Picture: for illustration purposes

Catastrophic Disasters Expose Vulnerabilities and Discontent with Greek State Management

Published September 21, 2023
9 months ago

Gripped by a series of disasters this year, including floods, wildfires, and a fatal train collision, the people of Greece are questioning the reputation of their democratically elected government and state authorities. The series of crises have uncovered potential vulnerabilities in the country's infrastructure and emergency response system.

Matoula Tzela, a bookseller from the village of Palamas, watched as her own business drowned in a meter deep floodwater, rendering her inventory – which ironically would have been sold as the Greek school term began – worthless. Uninsured and laden with debt, Tzela, like many of her fellow Greeks, feels forsaken by an ill-equipped state machinery. Despite immediate warning calls to authorities as the floodwaters surged, the emergency alarm did not sound for another three hours, and her requests for assistance went unanswered.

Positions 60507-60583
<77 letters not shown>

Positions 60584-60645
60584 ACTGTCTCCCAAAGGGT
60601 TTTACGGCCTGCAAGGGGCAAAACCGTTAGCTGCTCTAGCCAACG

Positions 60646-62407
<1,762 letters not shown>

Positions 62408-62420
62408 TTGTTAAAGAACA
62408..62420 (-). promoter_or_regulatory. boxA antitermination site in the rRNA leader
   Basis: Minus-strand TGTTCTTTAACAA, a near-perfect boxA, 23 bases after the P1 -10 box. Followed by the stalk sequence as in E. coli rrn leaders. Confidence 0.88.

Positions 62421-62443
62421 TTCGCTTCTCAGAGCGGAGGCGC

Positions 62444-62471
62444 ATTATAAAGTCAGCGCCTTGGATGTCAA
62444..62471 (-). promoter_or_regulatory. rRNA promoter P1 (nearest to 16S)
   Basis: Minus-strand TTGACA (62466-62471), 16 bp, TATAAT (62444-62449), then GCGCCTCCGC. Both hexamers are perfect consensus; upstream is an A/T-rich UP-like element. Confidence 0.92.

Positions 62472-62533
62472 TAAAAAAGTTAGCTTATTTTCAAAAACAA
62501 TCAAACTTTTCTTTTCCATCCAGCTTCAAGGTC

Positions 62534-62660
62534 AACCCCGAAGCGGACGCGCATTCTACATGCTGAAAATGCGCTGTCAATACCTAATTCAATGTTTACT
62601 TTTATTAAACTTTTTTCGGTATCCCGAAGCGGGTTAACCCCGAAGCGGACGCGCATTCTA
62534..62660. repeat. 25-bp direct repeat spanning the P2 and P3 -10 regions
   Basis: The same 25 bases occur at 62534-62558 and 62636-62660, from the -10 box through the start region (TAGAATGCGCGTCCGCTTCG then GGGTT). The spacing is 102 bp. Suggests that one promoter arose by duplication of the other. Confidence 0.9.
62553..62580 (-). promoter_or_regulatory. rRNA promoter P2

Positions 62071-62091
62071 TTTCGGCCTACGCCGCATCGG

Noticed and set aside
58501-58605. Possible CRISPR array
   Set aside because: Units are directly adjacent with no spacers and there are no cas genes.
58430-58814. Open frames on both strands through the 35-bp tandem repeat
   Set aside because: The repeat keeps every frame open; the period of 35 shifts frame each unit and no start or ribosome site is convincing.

These systemic delays and ineffective response systems have not only cost property and livelihoods, but they also present a grim potential for loss of lives. Scenes in the surrounding villages of Metamorphosi, Vlohos, Marathea, and Koskina, submerged for days post the storm, reveal a silent yet potent crisis. Local volunteers took the onus upon themselves to rescue stranded villagers, despite the overwhelming emotional toll of witnessing devastation on such a scale.

The drama of rescues from rooftops, by inflatable boats, helicopters, and stubborn tractors only emphasize the pooling frustration against the Greek authorities, who appear to have left many of the rescues to chance, rather than ensuring prepared systems.

Greece’s Prime Minister, Kyriakos Mitsotakis, offered a set of emergency measures and financial aid in an attempt to assuage public anger, but many consider these moves as too little, too late. With each heartbreaking disaster, it is becoming increasingly evident that the real issue impacting Greece is not the lack of resources for those affected in the aftermath, but a deficiency of preparation and prevention avenues.

With every mounting disaster, Greece is facing a loaded question – is their democratic state failing them?

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